Live June 16 at 2:00 PM: Press conference with the GovernorGov. Gavin Newsom to highlight benefits of exercise for physical and mental healthhttps://youtu.be/pa9K-ZrMxrApa9K-ZrMxrAhttps://files.covid19.ca.gov/img/govpresser.jpgPress conference with CA Gov. Gavin NewsomSee past press conferenceshttps://www.youtube.com/playlist?list=PLS1sIrqLVSo9jz15dkLRKxOMUR2-MtoH7
Live February 2 at 12:00 PM: Press conference with Dr. Mark GhalyCHHS Secretary Dr. Mark Ghaly addresses California’s response to COVID-19.https://youtu.be/jXtVZSi9qeMjXtVZSi9qeMhttps://files.covid19.ca.gov/img/drghalypresser.jpgPress conference with CA CHHS Secretary Dr. Mark GhalySee past press conferenceshttps://www.youtube.com/playlist?list=PLZqpl41f-8c_DHaRyq9LCD5vHqT-CMkgA
Homepage Video

How do I get a vaccine appointment or walk-in site near me?

My Turn

Check myturn.ca.gov or call (833) 422-4255 to get a COVID-19 vaccine appointment or walk-in site near you.

VaccineFinder

Use the CDC’s VaccineFinder to find an appointment or walk-in site near you.

You can also check with your healthcare provider or local pharmacy.

Get vaccinated – it’s safe, effective, and free. Vaccination is the most important tool to end the COVID-19 pandemic. Every Californian 12 and up is now eligible for vaccination.

On this page:


Vaccinations for kids 12-15

Pfizer’s COVID-19 vaccine is authorized by the FDA for those aged 12-15. It was found to be safe and effective in protecting children as young as 12 in clinical trials.

This broader authorization of this COVID-19 vaccine for younger people will help California build on our huge success vaccinating the majority of the population 16 and up. The COVID-19 vaccine is free for all Californians, regardless of insurance and immigration status. You will not be asked about your immigration status when you receive the vaccine.

California’s vaccine incentive program

Vax for the Win

How to get vaccinated

Schedule with My Turn

Every Californian can sign up at myturn.ca.gov or call (833) 422‑4255 to get their COVID-19 vaccine appointment or find walk-in sites near them.

Schedule with a local provider

You can use the CDC’s VaccineFinder tool to find vaccination locations near you.

You should also check with your healthcare provider. They can advise if you can get your vaccination with them, or in another setting.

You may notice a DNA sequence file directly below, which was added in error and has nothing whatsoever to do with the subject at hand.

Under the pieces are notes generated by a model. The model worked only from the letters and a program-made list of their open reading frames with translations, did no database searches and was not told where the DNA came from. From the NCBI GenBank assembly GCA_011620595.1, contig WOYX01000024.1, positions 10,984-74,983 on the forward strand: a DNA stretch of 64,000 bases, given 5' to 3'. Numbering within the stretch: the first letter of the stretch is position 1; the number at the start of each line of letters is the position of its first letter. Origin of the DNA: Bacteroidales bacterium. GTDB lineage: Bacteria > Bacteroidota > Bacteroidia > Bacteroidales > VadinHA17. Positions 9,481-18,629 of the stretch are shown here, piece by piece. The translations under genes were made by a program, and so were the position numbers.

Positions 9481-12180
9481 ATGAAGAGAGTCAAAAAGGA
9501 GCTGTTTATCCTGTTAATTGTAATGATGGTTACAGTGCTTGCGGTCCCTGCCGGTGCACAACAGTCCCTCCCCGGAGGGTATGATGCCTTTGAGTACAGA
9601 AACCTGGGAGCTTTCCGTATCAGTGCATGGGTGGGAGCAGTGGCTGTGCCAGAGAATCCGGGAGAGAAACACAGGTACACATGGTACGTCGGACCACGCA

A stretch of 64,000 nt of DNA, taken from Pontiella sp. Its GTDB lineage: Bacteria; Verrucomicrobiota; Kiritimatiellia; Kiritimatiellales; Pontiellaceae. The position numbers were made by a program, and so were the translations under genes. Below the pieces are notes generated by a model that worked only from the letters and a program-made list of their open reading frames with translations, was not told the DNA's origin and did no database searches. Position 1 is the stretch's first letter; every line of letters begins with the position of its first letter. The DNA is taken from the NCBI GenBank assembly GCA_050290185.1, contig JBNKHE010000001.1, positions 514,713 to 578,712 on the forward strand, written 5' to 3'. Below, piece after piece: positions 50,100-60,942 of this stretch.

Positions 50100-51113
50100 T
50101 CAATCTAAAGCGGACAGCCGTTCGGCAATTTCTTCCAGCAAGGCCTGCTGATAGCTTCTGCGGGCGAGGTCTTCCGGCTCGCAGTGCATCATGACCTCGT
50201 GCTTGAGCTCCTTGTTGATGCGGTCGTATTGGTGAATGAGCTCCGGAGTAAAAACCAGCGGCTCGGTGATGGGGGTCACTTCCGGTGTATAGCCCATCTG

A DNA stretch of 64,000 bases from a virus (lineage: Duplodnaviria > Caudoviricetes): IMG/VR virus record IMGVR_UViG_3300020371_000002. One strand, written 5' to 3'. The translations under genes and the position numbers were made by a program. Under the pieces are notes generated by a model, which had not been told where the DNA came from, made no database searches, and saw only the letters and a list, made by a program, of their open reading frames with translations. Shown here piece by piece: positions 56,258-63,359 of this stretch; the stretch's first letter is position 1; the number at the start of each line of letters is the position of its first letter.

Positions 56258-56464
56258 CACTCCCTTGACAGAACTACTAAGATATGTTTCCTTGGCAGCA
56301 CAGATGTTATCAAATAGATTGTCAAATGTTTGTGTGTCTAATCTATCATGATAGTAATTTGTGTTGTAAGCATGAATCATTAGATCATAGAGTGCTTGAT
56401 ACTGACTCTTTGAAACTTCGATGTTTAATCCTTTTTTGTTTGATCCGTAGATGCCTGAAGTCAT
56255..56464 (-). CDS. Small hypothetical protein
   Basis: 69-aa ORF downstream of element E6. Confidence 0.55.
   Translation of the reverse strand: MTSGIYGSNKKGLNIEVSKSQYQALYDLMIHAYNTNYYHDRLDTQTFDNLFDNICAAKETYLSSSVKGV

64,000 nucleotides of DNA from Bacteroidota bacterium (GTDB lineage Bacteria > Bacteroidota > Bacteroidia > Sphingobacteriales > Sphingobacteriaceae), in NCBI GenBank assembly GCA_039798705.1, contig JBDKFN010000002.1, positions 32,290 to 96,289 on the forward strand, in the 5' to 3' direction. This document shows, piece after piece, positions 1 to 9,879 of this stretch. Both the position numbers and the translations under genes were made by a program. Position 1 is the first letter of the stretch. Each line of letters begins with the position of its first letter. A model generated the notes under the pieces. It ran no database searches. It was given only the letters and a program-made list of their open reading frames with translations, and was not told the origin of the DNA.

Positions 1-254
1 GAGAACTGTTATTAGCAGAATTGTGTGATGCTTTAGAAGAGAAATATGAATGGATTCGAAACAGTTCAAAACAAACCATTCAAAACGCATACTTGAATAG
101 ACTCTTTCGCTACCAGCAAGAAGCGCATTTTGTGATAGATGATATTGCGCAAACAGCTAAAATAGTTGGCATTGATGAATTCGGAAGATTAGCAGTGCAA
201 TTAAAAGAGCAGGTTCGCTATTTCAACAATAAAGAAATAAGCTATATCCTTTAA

Illustration of a women getting tape on vaccination site

Vaccines are highly effective against severe COVID-19. No fully-vaccinated person died due to COVID-19 during clinical trials of the three authorized vaccines.


How vaccines work

COVID-19 vaccines teach our immune systems how to recognize and fight the virus that causes COVID-19. It typically takes a few weeks after vaccination for the body to build protection (immunity) against the virus. That means it is possible a person could still get COVID-19 just after vaccination, because the vaccine has not had enough time to build immunity. 


What to expect after vaccination

You may have mild side effects

After COVID-19 vaccination, you may have some side effects. These are normal signs that your body is building immunity. Your arm may hurt where you got your shot or you may have redness or swelling. You may be tired or have a headache, muscle pain, chills, fever, or nausea.  They may affect your ability to do daily activities, but should go away in a few days. Some people have no side effects. Learn more about Possible Side Effects After Getting a COVID-19 Vaccine.

The CDC recommends women younger than 50 years old to be aware of the rare risk of blood clots with low platelets after taking Johnson & Johnson’s Janssen (J&J/Janssen) COVID-19 Vaccine, and that other COVID-19 vaccines are available where this risk has not been seen. Read CDPH’s Fact Sheet: Johnson & Johnson COVID-19 Vaccine Benefits and Risks.

If you have experienced a side effect after COVID-19 vaccination, you can report it to:

  • VAERS (Vaccine Adverse Event Reporting System)
  • V-safe (After Vaccination Health Checker)

When to call the doctor

In most cases, discomfort from pain or fever is a normal sign that your body is building protection. Contact your doctor or healthcare provider:

  • If the redness or tenderness where you got the shot gets worse after 24 hours
  • If your side effects are worrying you or do not seem to be going away after a few days

If you get a COVID-19 vaccine and you think you might be having a severe allergic reaction after leaving the vaccination site, seek immediate medical care by calling 911. Learn more about COVID-19 vaccines and rare severe allergic reactions.

What you can start to do

If you’ve been fully vaccinated, you can resume most activities that you did prior to the pandemic

Read more at the CDC’s When You’ve Been Fully Vaccinated.

What we know

  • COVID-19 vaccines are effective at preventing COVID-19 disease, especially severe illness and death.
  • COVID-19 vaccines reduce the risk of people spreading COVID-19.

What we’re still learning